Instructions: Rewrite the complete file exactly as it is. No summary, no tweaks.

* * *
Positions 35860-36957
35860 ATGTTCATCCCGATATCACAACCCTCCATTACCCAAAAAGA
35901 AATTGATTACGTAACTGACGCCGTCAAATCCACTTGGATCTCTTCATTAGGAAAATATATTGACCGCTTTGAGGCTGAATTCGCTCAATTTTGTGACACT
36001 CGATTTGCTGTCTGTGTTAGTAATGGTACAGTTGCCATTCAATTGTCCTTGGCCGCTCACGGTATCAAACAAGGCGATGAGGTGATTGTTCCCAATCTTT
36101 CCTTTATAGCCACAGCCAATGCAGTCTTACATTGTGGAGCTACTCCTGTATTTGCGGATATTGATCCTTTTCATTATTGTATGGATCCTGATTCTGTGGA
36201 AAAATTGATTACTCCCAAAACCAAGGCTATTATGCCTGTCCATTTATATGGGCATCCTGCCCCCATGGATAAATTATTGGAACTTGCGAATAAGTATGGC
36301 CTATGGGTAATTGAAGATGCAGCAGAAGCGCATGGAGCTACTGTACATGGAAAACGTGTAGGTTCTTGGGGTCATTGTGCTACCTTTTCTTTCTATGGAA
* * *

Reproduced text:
Positions 35860-36957
35860 ATGTTCATCCCGATATCACAACCCTCCATTACCCAAAAAGA
35901 AATTGATTACGTAACTGACGCCGTCAAATCCACTTGGATCTCTTCATTAGGAAAATATATTGACCGCTTTGAGGCTGAATTCGCTCAATTTTGTGACACT
36001 CGATTTGCTGTCTGTGTTAGTAATGGTACAGTTGCCATTCAATTGTCCTTGGCCGCTCACGGTATCAAACAAGGCGATGAGGTGATTGTTCCCAATCTTT
36101 CCTTTATAGCCACAGCCAATGCAGTCTTACATTGTGGAGCTACTCCTGTATTTGCGGATATTGATCCTTTTCATTATTGTATGGATCCTGATTCTGTGGA
36201 AAAATTGATTACTCCCAAAACCAAGGCTATTATGCCTGTCCATTTATATGGGCATCCTGCCCCCATGGATAAATTATTGGAACTTGCGAATAAGTATGGC
36301 CTATGGGTAATTGAAGATGCAGCAGAAGCGCATGGAGCTACTGTACATGGAAAACGTGTAGGTTCTTGGGGTCATTGTGCTACCTTTTCTTTCTATGGAA